Analysis of the pottery and associated small finds from FPs 5 and 4 point to a Late Hellenistic (ca. 2nd to early 1st Centuries B.C.E.) date. One of the more defining characteristics of the FPs 5 and 4 assemblage is the total absence of the Nabataean painted wares so prevalent in the succeeding FPs 3 and 2. In addition to the presence of distinctive Hellenistic imports (such as lamps and amphora; see Figs. 8:1-4), the form and fabric of the pottery reflects decidedly different production processes from that of the succeeding phases, including the use of different clay sources. The assemblage clearly was the product of different and disparate ceramic industries and cultural traditions.


Following an extended period of silence, Madaba re-emerges in textual sources for the Late Hellenistic period, when local regional powers such as the Nabataeans and the Hasmonaeans began vying for control of the region. According to the Book of Maccabees, the 'sons of Jambri', possibly members of a Nabataean tribe (the Beni 'Amirat?) from Madaba (now called Medaba), were responsible for ambushing a Hasmonaean caravan and killing John the brother of Jonathan Maccabeus (ca. 157 B.C.E.) (I Maccabees 9:35-42; cf. Josephus? Antiquities of the Jews 13.1.2 and 4). A few decades later, in 129/28 B.C.E., John Hyrcanus I captured the town after a six-month siege as part of an effort to gain a foothold along the commercially important 'King's Highway' (Ant. 13.9.1). Madaba remained under Hasmonaean control through the reign of Alexander Jannaeus (103-76 B.C.E.) (Ant. 13.15.4). Hyrcanus II, we are told, then offered the town along with eleven other Hasmonaean-held Transjordanian towns to the Nabataean King Aretas III in return for the latter's help in the civil war with Aristobulus II (ca. 64 B.C.E.) (Ant. 14.1.4), marking an end to this era of western, Cisjordanian political hegemony over the region.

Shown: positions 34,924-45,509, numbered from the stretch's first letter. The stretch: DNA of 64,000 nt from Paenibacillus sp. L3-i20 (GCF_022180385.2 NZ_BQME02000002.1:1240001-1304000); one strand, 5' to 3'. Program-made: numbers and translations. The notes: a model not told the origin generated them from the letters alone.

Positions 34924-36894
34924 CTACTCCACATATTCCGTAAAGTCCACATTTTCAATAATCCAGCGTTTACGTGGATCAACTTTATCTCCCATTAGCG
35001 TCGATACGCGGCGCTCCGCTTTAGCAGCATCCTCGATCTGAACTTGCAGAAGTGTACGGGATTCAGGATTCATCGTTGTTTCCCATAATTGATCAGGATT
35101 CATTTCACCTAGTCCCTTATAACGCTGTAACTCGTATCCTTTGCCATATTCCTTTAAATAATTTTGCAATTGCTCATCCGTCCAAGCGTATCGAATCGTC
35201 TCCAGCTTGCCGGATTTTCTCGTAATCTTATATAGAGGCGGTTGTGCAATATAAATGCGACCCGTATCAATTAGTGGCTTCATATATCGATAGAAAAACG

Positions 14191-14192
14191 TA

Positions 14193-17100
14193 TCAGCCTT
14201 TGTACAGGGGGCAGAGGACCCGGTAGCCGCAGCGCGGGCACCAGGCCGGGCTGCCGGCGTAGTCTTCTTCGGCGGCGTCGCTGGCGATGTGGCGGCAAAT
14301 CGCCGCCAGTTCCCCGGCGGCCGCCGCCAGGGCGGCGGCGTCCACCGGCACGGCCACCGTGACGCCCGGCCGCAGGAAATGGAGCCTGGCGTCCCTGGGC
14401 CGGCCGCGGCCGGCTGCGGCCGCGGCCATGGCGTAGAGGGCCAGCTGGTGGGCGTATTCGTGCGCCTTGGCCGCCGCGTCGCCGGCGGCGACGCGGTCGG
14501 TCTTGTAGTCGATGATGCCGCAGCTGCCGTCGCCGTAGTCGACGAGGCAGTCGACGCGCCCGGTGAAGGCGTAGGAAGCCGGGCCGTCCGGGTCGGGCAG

Field Phases Three and Two (Early Roman/Nabataean Period):